9. Posted by EH

    45yo: for comparison simply refer to the lame building that rose from the ashes of the taco bell at mission & valencia.

  10. Posted by The Milkshake of Despair

    This is a case in which I wish that the neighborhood could keep their hands out of the design process and let the architects implement what they think works best.
    Any good professional should be open to suggestions from laypeople though I certainly hope that in the end the architects get the final word.

  11. Posted by BobN

    How many folks who can afford these condos don’t own a car?
    Other cities discourage car use by providing excellent transit AND a place to let your vehicle gather dust, underground and out of sight.

  12. Posted by BobN

    (1) an increase in the minimum distance to the building behind from the proposed 12’6, (2) a matching light-well to the existing light-well on an adjacent building (I believe it is indeed legal), (3) less height on Buchanan, and (4) for the architect to solicit additional input from the Duboce Triangle Neighbors on the design of the building.
    More “compromise” for the sake of compromise?
    Hey, it’s only (someone else’s) money.

  13. Posted by anon

    How many folks who can afford these condos don’t own a car?
    Probably the same people who buy older units without parking each year.
    If parking restrictions make the units less valuable, they will sell for less, and the ones with parking will sell for more. See how that works?

  14. Posted by Joe

    If I had a dollar for every time it pleased a planning commissioner in this town to issue the subjective decree of “Less height!” I’d be a millionaire.
    How about LESS hot air, armchair critiquing, and neighborhood design by number?

  15. Posted by BobN

    Probably the same people who buy older units without parking each year.
    I see you didn’t answer the question.
    I understand that not having a parking place will make half of these units less expensive, but even at the lower price point, most buyers WILL HAVE A CAR. You’ll find them circling for parking.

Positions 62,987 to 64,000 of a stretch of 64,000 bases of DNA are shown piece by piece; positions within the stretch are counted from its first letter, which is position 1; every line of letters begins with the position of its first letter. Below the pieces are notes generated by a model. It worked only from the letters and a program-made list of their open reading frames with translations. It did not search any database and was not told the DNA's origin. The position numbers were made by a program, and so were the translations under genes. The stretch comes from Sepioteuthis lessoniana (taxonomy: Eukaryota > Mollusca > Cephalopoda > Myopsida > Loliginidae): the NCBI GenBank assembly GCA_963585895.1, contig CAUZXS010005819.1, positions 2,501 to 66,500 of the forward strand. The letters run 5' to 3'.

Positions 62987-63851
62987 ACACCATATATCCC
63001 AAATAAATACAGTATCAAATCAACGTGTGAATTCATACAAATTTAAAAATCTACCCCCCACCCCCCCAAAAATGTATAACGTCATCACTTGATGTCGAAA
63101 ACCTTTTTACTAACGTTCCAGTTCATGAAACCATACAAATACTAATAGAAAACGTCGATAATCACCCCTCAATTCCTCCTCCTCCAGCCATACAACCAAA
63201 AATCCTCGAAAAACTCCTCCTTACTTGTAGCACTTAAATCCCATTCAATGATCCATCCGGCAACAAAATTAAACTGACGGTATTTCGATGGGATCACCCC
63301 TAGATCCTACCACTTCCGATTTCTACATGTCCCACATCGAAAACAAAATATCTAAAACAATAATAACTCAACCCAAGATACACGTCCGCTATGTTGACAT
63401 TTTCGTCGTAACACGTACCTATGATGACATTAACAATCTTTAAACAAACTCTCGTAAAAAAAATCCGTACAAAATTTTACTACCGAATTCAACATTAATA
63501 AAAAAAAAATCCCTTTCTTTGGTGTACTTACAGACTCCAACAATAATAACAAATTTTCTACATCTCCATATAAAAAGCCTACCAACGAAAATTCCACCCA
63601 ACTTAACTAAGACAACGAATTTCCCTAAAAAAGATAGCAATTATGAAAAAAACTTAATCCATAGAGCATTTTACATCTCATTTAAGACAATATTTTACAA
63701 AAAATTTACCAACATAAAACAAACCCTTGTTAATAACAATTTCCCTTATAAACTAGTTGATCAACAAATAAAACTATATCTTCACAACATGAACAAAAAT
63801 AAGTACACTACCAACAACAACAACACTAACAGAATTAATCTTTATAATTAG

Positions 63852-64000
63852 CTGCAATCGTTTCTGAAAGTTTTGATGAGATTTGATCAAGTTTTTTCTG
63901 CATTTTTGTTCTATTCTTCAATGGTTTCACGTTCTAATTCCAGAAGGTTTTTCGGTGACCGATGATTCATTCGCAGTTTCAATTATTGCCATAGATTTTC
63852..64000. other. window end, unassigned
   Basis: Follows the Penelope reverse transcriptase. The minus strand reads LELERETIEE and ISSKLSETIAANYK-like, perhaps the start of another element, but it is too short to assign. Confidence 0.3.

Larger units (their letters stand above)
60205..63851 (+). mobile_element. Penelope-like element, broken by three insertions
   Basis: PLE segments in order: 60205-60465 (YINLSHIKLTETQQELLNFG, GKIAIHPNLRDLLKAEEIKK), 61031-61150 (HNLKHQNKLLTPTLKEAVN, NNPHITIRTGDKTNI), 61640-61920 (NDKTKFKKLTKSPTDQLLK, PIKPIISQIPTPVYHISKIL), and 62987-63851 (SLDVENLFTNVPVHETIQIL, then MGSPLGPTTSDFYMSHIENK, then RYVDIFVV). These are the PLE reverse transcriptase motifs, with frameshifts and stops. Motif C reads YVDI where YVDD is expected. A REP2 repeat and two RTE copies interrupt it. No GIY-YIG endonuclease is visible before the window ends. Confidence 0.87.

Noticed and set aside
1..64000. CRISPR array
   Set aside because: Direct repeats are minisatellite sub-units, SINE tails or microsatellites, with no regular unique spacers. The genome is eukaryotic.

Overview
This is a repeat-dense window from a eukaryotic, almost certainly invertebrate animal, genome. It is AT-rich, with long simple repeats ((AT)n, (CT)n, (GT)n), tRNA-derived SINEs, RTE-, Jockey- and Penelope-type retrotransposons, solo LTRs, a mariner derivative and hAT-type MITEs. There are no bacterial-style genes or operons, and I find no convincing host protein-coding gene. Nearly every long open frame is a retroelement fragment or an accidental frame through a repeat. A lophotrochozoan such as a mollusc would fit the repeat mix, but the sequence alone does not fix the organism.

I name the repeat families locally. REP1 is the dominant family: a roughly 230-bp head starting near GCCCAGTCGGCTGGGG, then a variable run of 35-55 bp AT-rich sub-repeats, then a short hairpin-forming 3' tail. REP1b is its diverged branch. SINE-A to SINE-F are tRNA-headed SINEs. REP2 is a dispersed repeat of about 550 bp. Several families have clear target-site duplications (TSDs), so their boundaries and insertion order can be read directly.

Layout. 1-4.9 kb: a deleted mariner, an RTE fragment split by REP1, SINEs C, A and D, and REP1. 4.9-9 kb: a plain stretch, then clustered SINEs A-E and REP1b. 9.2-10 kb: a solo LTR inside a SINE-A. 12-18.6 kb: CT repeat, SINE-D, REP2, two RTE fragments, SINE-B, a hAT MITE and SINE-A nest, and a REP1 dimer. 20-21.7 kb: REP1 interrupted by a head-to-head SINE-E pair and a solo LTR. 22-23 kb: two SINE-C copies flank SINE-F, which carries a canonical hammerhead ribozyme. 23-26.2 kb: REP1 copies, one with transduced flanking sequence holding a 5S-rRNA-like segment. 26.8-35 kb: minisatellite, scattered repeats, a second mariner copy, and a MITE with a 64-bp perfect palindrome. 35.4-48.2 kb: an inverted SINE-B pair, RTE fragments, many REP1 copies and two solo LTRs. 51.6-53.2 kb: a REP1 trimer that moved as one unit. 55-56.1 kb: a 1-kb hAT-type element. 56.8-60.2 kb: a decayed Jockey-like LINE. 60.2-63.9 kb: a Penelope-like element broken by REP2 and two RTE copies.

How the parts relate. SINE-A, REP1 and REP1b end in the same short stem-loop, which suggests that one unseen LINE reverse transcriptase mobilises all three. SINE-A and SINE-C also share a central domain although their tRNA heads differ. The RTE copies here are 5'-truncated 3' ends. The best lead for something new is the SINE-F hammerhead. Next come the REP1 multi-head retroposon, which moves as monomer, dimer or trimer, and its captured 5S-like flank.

16. Posted by Rillion

    Fine nitpick on the terms I used but at least answer the question. At .5 the residents get 54 spots, how many spots does the MO plan give to the commerical units? .5 each or is it a different amount? 0? 1? 2?

  17. Posted by invented

    “less height on Buchanan”
    Natch.
    FOH
    fear of height.
    It just doesn’t end.
    Any 3 bedrooms for families? We want large spaces. Or is this catering to transitional housing for the temp society. OK on the design.

  18. Posted by flaneur

    Milkshake – Has it occurred to you that perhaps the professional’s hands are tied by a client who is demanding more units than the site can fit? I understand it is how architecture works.

  19. Posted by Mole Man

    Reduced height on Buchanan doesn’t make any sense to me. All around that area Mint Hill has buildings that are taller and steeper than this and seem even more so because of the angle of the hill. That will rip a half dozen units off of the project at least, and mess up the nice constrasts set up by the submitted design. What a shame!

  20. Posted by Dave

    I was at the commission hearing last night, and I don’t recall hearing any serious discussion of less height, at least not by the commissioners. There was talk about pulling the building back (and adding a lightwell) to reduce the impact on light and air for neighboring buildings, but I didn’t hear any instruction to the project sponsor to chop off floors.